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Pop culture obsessives writing for the pop culture obsessed.

Memories crash ashore in a moving auto-portrait from the late, great Agnès Varda

Illustration for article titled Memories crash ashore in a moving auto-portrait from the late, great Agnès Varda
Screenshot: The Beaches Of Agnes

Watch This offers movie recommendations inspired by new releases, premieres, current events, or occasionally just our own inscrutable whims. This week: In honor of the Netflix release of Sundance sensation Dick Johnson Is Dead, we’re looking back on other documentaries with deeply personal angles.


The Beaches Of Agnès (2008)

Before she rose to prominence as the “grandmother” of the French New Wave, the late Agnès Varda studied photography. She claimed that prior to her first feature, the penetrating marriage story La Pointe-Courte, she had not watched more than a handful of films. Whether or not this is true, one might see in Varda’s singular body of work the most basic motivations for picture-taking: the desire to preserve memories and to admire images of ourselves and our loved ones. These impulses converge in her 2008 memoir film, The Beaches Of Agnès, a self-portrait of the artist that does away with the customary nostalgia of autobiographical works and discards linear storytelling for something more raw and generous. Made in part as a celebration of her 80th birthday, Beaches tells the story of Varda’s life with a warm, rambling idiosyncrasy. She’s not interested in reliving the glory days; instead she demonstrates how past images help generate new ones.

At the beginning of the film, we see members of Varda’s crew arrange mirrors of different shapes and sizes in the sand; some face each other, some are tilted away. It’s as if the countless mirrors that Varda’s used in her films have all washed ashore—Cleo From 5 To 7 alone sees Corinne Marchand’s distressed singer observing herself in a conspicuous number of them. The display suggests that Varda’s self-image in the film will be a series of reflections within reflections, with the filmmaker looking at herself through different types of mirrors: her own work, her interests, her obsessions.

Narrating in voiceover, Varda weaves together memories by free-association, drawing on a medley of photographs, art, home videos, and film footage to animate her recollections. She remembers that in her first photography exhibit in 1954, there was a single photo of a heart-shaped potato. Decades later, in 2003, her exhibition at the Venice Biennale would be dedicated entirely to potatoes—she would even dress up as one for promotional purposes. The potato costume reminds her of her first official portrait, a mosaic-style painting that triggers a meditation on her love of medieval art, a key inspiration for La Pointe-Courte. Watching the film is like being guided by Varda through an enormous flea market. Yet the experience is never jarring or overwhelming. It’s more fluid and gentle, like a nice dream.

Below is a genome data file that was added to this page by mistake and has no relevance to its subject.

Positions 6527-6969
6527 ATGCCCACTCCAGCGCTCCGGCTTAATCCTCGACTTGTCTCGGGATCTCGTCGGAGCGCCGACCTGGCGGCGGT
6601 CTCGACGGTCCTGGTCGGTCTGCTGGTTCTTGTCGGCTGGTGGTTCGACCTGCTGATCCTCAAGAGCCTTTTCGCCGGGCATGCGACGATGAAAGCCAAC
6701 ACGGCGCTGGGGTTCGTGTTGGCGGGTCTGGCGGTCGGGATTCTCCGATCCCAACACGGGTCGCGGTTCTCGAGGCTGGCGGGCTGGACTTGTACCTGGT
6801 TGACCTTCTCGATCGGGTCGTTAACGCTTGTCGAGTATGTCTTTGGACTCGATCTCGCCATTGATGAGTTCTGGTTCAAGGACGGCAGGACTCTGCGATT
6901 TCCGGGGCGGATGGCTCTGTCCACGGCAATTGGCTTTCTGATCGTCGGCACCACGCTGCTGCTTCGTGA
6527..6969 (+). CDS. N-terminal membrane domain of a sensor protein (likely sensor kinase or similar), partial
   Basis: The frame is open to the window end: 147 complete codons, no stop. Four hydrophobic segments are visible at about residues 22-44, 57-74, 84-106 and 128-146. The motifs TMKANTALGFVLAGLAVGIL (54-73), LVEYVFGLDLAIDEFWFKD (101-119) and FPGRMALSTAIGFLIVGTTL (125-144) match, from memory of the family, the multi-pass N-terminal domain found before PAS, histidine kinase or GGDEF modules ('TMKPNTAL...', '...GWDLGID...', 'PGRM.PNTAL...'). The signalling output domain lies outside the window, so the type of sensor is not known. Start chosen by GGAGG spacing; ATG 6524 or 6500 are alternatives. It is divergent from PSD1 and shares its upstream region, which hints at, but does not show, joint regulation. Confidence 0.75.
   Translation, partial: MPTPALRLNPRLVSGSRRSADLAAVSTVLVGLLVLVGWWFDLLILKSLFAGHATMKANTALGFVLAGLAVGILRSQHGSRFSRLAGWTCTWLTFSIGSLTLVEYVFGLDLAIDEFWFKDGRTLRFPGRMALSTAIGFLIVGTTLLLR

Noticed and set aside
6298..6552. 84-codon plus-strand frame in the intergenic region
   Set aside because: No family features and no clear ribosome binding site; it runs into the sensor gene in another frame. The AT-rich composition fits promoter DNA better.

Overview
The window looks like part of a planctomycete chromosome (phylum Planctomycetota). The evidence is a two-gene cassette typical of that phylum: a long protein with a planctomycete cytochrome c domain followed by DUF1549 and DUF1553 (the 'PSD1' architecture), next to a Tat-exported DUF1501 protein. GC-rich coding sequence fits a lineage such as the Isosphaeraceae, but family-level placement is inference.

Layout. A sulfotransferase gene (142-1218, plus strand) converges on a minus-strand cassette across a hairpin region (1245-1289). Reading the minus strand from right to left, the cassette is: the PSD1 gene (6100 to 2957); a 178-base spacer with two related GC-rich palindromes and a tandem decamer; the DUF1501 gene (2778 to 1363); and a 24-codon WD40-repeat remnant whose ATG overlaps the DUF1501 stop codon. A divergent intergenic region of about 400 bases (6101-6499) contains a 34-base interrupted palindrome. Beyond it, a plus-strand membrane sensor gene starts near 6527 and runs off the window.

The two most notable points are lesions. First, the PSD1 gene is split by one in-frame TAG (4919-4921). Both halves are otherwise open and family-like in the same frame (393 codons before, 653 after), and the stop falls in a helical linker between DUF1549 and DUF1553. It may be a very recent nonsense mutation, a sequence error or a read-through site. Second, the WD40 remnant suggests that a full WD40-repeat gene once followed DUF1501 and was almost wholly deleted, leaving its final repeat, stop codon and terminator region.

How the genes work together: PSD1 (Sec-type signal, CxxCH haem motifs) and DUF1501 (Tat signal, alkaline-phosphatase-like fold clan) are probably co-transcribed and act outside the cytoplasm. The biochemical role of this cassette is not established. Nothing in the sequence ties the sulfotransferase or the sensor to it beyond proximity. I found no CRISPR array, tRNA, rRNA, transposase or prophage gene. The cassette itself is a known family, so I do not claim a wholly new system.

In one scene, Varda visits the Brussels home where she grew up, and declares that it all looks the same—the same view from the window of her childhood room, the same pear-shaped pond in the backyard. Rather than bask in memories of her childhood, for which she claims she has no fondness, Varda turns to the house’s new inhabitants, an older couple who take the opportunity to show off their impressive miniature train collection. Varda’s memory of the house is therefore enriched by her encounter with these funny, self-proclaimed “trainopaths.” Random tangents like these are testaments to the filmmaker’s insatiable curiosity and endless fascination with other people.

“I’m playing the role of a little old lady telling her story. And yet it’s others who I’m interested in filming,” she admits early on. We see pictures of neighbors, close friends, and children, of Harrison Ford and Gerard Depardieu before they hit the big time, of fellow New Waver Chris Marker in the guise of a cartoon cat. Long stretches of the film are dedicated to Varda’s late husband, Jacques Demy, a fixation that speaks to the impact of his absence. The Beaches Of Agnès reveals that she considered her life to be about more than strictly herself. It was also about the people, experiences, and images she loved and found interesting—the very things that inspired her to create. “If we opened people up we’d find landscapes,” Varda explains. “If we opened me up, we’d find beaches.”

Availability: The Beaches Of Agnès is currently streaming on The Criterion Channel, Kanopy, and Amazon with a MUBI subscription.